Monday, August 17, 2009

Five Laws of the Crazy Tree

Jesse Walker of Reason Magazine discusses five laws of the Crazy Tree.

The first law of the crazy tree is that it's always blooming somewhere. It will always be easy to believe the worst about your political foes, and there will always be people willing to accuse them of conspiracy. This does not only happen at what appear to be moments of liberal ascendancy, and it doesn't only happen on the right.

The second law of the crazy tree is that lots of people try to exploit it. Consider the narratives we're hearing not just from the health care protestors but about the health care protestors, so frequently derided as either lunatics or pawns. It serves several political interests -- some of them "elite"! -- to paint the opponents of the Democrats' health care changes as a bunch of knuckle-dragging birthers and/or as fakers in FreedomWorks' employ. Once you've defined your opponents as the Other, you have an excuse to ignore their concerns.

The third law of the crazy tree: It has a life of its own. No matter who tries to exploit it, it can easily escape their control. We live in a world where the crank legal theories of the "sovereign citizen" movement, often associated with the racist right, have managed to attract a following in the black underclass, where the ideas were adapted to new ends. I don't know who'll be talking about "death panels" five years from now, but it's easy to imagine many ways the meme might evolve.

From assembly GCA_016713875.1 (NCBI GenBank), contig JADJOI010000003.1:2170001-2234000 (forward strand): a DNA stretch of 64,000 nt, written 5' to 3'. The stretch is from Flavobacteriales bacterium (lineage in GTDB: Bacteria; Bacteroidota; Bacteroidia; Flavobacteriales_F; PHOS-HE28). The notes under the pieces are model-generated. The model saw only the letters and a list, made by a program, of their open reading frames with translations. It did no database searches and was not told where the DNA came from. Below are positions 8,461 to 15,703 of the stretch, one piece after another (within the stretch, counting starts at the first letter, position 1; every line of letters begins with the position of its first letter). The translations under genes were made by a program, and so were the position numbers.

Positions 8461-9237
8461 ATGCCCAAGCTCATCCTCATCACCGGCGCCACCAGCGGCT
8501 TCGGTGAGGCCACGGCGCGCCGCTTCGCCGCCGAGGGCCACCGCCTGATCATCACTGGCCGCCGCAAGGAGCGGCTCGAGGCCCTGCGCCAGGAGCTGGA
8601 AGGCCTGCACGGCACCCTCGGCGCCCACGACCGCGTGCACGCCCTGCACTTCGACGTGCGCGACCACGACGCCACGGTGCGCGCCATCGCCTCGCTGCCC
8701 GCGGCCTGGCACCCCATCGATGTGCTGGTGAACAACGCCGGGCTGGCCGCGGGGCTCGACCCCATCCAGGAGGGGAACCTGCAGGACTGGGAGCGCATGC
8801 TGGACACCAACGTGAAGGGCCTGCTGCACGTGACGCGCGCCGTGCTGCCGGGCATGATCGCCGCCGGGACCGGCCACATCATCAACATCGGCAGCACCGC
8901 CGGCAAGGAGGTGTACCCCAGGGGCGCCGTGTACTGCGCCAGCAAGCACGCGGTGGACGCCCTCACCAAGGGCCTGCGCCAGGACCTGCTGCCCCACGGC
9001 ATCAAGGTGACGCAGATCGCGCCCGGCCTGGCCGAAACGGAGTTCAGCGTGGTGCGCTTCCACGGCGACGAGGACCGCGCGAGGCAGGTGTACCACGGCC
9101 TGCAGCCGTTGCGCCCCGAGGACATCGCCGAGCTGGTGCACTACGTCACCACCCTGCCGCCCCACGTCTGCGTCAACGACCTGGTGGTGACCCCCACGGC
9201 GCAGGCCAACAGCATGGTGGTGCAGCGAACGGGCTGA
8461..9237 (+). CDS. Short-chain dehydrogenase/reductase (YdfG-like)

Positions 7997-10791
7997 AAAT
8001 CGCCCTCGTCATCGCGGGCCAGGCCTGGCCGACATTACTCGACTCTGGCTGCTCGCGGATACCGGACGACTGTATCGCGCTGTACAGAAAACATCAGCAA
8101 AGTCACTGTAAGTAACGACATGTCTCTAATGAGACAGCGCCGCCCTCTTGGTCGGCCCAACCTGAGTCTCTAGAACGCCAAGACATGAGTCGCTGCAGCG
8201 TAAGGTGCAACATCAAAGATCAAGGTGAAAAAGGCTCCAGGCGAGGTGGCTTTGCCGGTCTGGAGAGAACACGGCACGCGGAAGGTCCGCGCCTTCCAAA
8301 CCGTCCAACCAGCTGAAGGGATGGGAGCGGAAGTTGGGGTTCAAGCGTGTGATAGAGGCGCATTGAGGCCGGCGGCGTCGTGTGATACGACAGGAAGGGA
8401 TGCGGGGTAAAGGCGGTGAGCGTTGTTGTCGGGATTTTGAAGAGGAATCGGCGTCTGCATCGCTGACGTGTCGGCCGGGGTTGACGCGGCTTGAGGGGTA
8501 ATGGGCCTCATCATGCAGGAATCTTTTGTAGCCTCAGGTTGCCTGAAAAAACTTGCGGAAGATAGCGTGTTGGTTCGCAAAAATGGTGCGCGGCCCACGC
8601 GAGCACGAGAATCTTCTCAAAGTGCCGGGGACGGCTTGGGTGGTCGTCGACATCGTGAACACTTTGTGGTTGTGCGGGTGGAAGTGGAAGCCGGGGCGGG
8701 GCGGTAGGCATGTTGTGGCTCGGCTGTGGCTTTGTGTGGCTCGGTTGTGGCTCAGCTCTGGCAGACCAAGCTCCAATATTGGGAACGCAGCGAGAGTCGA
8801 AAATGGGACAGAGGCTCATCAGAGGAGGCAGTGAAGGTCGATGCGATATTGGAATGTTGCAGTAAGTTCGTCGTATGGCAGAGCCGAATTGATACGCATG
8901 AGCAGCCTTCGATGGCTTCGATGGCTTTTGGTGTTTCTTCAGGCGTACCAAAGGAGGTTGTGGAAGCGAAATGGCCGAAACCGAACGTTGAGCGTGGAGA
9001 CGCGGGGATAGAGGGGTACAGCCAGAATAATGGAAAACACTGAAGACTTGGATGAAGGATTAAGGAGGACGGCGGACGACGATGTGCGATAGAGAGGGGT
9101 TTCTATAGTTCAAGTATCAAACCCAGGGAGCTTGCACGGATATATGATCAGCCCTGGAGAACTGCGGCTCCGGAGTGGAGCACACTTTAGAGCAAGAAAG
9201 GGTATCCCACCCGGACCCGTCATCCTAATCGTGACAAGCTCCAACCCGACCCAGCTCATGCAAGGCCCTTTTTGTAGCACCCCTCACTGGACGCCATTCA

The fourth law of the crazy tree: It isn't completely crazy. I don't merely mean that there are conspiracy theories out there that turn out to be true. I mean that the true and the false keep lapping up against each other. Even real conspiracies (say, Watergate or Iran-contra) invariably produce dubious ancillary hypotheses; even the most absurd conspiracy folklore can be a metaphoric way of discussing something real. This is important, because it suggests that a palpably false belief could still deserve our attention.

And that leads us to the fifth, final, and most important law of the crazy tree: It blooms in the center, too. You can't protect yourself from its effects by quarantining the fringes...

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